Date of Graduation


Document Type


Degree Type



Eberly College of Arts and Sciences



Committee Chair

Lisa Holland.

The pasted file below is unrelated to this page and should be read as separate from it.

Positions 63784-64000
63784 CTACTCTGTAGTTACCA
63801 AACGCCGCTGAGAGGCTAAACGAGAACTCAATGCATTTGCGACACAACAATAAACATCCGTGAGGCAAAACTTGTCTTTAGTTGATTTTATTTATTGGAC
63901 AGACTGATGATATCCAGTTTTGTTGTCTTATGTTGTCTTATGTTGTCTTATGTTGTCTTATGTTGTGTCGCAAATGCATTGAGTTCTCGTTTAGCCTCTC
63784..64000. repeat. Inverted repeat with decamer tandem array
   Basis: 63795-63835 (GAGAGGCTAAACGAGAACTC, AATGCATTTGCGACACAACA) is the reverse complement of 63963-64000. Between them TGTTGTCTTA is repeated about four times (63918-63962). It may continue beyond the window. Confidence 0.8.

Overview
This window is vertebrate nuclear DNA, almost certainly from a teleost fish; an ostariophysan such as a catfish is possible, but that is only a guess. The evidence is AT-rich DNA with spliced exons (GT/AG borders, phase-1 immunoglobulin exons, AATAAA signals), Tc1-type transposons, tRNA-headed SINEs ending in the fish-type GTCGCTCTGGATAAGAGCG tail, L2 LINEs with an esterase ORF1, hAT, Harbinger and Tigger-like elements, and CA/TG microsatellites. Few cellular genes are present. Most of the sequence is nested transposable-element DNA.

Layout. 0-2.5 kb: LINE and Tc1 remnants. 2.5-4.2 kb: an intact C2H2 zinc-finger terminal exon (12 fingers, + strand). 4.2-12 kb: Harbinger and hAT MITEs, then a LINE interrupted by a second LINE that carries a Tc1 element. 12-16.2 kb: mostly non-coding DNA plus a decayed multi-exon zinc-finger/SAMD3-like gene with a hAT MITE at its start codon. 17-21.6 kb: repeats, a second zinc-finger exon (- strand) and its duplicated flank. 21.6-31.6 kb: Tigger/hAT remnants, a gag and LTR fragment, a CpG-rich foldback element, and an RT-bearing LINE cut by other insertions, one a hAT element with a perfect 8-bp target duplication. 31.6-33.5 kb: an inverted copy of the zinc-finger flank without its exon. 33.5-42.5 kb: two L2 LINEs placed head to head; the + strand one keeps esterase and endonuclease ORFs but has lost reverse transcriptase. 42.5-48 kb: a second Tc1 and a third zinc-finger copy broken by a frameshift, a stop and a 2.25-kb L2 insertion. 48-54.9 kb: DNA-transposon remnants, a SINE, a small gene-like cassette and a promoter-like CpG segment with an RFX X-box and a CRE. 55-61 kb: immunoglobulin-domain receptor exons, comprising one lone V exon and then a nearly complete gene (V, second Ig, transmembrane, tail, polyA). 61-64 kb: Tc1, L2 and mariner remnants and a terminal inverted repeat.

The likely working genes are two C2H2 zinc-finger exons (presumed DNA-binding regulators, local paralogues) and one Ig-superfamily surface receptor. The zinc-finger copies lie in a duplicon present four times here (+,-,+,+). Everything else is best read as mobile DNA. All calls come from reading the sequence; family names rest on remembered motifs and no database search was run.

This dissertation is based upon research in the use of capillary electrophoresis for the measurement of biological interactions. The studies presented here research two classes of analytes, steroids and oligosaccharides, both of which have profound importance to biological systems. Capillary electrophoresis separation methods were utilized to determine binding affinity and enzyme kinetic constants. The second chapter describes the first use of a semi-permanent phospholipid coating that is utilized in capillary electrophoresis-electrospray ionization-mass spectrometry (CE-ESI-MS) for the purpose of monitoring enzymatic hydrolysis and the detection of maltooligosaccharides. Although phospholipids in free solution are generally unused in ESI, they did not interfere with the detection of linear and branched oligosaccharides using ESI operated in negative mode. The CE and ESI were coupled using a coaxial sheath flow interface. The separation was operated in reversed polarity, and the electroosmotic flow was effectively suppressed by the phospholipid coating. The method was characterized with linear oligosaccharides and used to monitor the enzymatic hydrolysis of maltooligosaccharides with alpha-amyloglucosidase. Branched oligosaccharides were separated and detected with the system. The enzyme beta1-4 galactosidase was used to distinguish branched isomeric oligosaccharides derived from asialofetuin. The third chapter of this dissertation presents the measurement of the binding affinity of 17beta-estradiol with an immobilized DNA aptamer by using capillary electrophoresis. Estradiol captured by the immobilized aptamer was injected into the separation capillary using pH-mediated sample stacking. Stacked 17beta-estradiol was then separated using micellar electrokinetic capillary chromatography and detected with UV-visible absorbance. Following incubation with immobilized DNA, analysis of free and bound estradiol yielded a dissociation constant of 70 +/- 10 microM. The method was also used to screen binding affinity of the aptamer for other steroids. Chapter three demonstrates the effectiveness of capillary electrophoresis to assess the binding affinity of DNA aptamers.